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I’d like to say that my recent lack of posts has been because of some crazy kind of three day blackout in my suburb… but it’d take way too much effort to fabricate the evidence for that kind of lie. I’d likely have to falsify news reports on the problem, spoil all the food in my refrigerator, stay away from electrical appliances… it’s really not worth it. The truth of the matter is that this Foundation Day weekend has stirred up a proverbial shitstorm of activity in the hizzouse.

Dave, our brand new roommate, moved in with his massive collection of crap on Saturday, Sunday morning was spent bathtub shopping (motives to be revealed later), and today we painted said tub with speed stripes. Despite this apparent influx of fun, the nights have been a little disappointing: a so–so Friday night at Club Red Sea, a losing trip to the Casino on Saturday, and a drunken, debaucherous afternoon down at the Cottesloe Hotel just yesterday. Wait, that last one was OK as I recall. Never mind.

All fall down

The interview with Brian Countryman, Internet Explorer’s Program Manager, spells death to web standards; there is no way around that fact. “IE6 SP1 is the final standalone installation” of Internet Explorer for Windows. That’s it kids, pick up your shit and go home; there will be no significant advancement in the world of web design and development for another ten years. “But Chris,” I hear you say, “when Longhorn is released, there’ll be a shiny new version of Internet Explorer for all of us to marvel; Microsoft has stated it’s future commitment to web standards, too. We can all smile again.”

Doubt it.

Longhorn is currently slated for 2005, that’s Microsoftian for 2006. Given IE6’s current market share of roughly 60%, we could expect up to 85% of internet users worldwide to be using IE6 by the time Longhorn is released — and yes, Longhorn should deliver unto us the long–awaited IE7. The problem here isn’t the penetration of the browser… it’s the penetration of the OS: Windows XP has a current market share of less that 20%. If users of legacy operating systems (say… Windows 95 thru Windows XP: a solid 95% of computer owners today) can’t get to IE7, then IE7 won’t get anywhere.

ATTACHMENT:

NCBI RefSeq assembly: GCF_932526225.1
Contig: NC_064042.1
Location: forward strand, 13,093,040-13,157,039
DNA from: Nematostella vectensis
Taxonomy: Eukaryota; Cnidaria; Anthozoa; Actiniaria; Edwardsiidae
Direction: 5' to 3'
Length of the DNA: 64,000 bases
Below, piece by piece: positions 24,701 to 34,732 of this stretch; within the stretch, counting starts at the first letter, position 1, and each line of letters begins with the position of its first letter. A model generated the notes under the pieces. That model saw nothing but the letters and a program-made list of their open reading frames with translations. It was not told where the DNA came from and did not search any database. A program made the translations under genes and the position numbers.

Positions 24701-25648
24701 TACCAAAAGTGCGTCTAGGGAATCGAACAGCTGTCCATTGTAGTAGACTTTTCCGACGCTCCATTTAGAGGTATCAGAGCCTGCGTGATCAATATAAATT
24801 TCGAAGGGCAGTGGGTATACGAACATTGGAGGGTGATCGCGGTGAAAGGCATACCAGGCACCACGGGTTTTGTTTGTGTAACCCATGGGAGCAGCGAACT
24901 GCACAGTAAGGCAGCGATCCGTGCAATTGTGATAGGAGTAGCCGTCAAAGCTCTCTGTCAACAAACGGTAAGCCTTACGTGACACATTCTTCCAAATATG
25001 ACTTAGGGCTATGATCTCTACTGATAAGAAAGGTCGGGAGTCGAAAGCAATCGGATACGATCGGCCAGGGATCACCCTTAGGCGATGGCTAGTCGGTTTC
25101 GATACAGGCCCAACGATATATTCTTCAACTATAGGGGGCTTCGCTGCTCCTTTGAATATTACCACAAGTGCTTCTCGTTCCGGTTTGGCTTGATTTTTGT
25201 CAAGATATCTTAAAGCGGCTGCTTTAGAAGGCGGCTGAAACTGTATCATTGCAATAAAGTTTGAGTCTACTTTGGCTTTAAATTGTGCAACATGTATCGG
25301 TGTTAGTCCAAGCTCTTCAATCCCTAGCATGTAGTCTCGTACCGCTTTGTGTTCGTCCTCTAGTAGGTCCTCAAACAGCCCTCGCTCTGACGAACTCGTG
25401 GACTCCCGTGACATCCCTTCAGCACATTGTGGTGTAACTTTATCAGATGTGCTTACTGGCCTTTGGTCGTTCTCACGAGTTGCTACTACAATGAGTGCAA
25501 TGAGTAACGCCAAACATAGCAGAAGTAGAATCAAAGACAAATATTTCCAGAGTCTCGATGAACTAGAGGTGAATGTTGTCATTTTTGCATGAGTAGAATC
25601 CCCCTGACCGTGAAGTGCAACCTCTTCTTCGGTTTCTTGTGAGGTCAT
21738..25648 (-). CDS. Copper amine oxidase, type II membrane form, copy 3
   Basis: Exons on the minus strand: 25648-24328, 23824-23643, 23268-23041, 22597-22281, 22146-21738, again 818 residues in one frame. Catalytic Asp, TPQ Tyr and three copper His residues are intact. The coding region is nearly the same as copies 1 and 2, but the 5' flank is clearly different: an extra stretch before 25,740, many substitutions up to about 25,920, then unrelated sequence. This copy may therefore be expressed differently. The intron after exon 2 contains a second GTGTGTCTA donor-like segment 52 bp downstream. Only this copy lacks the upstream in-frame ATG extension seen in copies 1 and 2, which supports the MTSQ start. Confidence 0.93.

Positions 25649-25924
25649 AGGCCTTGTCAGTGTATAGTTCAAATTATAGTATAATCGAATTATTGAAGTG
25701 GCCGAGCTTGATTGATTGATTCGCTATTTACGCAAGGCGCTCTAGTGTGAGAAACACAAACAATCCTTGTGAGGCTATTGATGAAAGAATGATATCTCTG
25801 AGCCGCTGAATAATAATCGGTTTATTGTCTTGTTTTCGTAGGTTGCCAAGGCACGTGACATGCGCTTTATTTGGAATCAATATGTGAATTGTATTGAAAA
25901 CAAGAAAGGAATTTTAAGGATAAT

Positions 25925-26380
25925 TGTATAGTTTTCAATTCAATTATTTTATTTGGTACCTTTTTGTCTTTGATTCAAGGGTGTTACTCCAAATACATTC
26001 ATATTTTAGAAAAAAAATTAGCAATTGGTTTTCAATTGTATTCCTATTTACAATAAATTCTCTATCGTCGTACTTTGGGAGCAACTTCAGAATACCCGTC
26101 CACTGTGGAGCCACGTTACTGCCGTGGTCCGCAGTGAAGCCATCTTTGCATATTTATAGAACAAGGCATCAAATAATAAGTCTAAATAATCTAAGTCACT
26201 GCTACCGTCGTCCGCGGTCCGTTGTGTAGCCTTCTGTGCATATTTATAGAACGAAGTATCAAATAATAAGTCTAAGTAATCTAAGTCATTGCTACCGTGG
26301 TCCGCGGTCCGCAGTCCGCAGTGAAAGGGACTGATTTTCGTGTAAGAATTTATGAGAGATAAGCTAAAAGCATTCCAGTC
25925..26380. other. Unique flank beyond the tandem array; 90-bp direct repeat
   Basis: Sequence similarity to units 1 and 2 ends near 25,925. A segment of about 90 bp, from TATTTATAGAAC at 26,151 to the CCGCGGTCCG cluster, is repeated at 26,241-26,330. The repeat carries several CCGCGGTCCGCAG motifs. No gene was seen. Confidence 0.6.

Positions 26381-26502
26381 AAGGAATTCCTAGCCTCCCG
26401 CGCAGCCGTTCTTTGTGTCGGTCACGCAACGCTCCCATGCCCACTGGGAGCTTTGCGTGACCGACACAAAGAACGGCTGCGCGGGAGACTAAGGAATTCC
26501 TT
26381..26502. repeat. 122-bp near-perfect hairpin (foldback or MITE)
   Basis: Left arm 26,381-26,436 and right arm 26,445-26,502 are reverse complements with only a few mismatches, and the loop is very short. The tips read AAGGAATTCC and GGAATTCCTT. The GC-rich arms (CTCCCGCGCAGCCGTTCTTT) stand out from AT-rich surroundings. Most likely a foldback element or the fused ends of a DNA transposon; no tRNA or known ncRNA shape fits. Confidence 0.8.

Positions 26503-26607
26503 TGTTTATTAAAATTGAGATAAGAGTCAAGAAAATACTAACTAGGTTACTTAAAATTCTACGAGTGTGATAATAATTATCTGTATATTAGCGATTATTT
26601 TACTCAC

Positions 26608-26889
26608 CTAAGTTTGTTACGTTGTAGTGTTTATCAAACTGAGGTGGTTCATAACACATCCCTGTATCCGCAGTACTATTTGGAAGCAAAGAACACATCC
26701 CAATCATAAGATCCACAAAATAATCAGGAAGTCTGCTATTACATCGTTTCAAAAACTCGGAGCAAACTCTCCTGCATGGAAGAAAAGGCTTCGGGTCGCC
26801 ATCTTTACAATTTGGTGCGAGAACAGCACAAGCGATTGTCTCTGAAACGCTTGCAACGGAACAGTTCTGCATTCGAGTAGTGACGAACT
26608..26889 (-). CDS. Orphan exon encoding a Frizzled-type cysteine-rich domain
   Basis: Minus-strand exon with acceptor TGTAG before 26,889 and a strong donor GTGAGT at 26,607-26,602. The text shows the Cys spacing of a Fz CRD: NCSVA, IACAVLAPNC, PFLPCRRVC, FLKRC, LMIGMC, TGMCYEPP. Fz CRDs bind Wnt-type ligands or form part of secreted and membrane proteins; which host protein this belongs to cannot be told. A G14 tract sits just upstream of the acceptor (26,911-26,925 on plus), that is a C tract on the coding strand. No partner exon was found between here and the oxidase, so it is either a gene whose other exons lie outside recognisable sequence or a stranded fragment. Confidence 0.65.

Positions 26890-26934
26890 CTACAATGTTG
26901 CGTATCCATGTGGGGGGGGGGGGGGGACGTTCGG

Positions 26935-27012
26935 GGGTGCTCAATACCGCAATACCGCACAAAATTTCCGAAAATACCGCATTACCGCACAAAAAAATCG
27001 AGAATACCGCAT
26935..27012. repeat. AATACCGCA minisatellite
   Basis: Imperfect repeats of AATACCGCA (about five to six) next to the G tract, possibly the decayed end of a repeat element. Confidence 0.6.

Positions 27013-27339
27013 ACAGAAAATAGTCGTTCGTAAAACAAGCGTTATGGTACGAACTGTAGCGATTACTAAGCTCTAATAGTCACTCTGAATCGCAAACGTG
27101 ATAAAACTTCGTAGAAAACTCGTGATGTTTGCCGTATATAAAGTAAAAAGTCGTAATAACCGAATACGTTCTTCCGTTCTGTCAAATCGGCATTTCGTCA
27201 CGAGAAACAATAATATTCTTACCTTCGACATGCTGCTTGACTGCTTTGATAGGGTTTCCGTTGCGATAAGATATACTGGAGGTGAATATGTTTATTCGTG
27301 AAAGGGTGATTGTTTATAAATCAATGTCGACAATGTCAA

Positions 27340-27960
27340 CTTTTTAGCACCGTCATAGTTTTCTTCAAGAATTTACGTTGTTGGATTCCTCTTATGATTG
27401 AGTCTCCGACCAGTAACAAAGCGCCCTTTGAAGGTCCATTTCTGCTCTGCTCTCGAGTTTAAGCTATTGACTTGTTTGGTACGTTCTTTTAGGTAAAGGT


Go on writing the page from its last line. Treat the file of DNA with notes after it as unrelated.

Consider this: “[Longhorn] will not be compatible with your existing software, hardware or methods.” You’ll need a new computer to try their new operating system, you’ll need that new operating system to try their new browser; and considering that XP isn’t top dog with the unwashed masses (hell, they don’t even need a new computer to run XP) I don’t see Longhorn being adopted at any staggering rates either. Look at Mac OS X — less than 25% of their existing customer base has upgraded from OS 9 because they’re likely to require a hardware upgrade to do so. If there’s no perceived need to upgrade (apart from keeping up with the latest and greatest, which is default behavior for us dorks), Joe User won’t fork out the dough.

Rolling all of those considerations into one neat package: Joe User can’t download IE7, he just can’t. He probably won’t be buying a new computer until the old one breaks, so he won’t be using Longhorn any time soon either. The end result? IE7 won’t be a dominant browser until some time next decade. Until then, IE6 will continue to gain ground and will be the new “standard” in web development. Hey, if your design doesn’t work in IE6 (shitty as it is) then your design doesn’t work… period. Throw in the neat–o deal that AOL has recently struck with Microsoft (the “screw Netscape, we’ll be your bitch if you treat us nice” deal) and you have some serious stagnation in the browser market. Don’t kid yourselves, folks; just because great browsers exist doesn’t mean the masses will use them. Internet Explorer comes bundled, starts instantly, runs smoothly, and is already a de–facto standard of modern web design. Things can only go down from here.

Ripple Cut Fries: Boo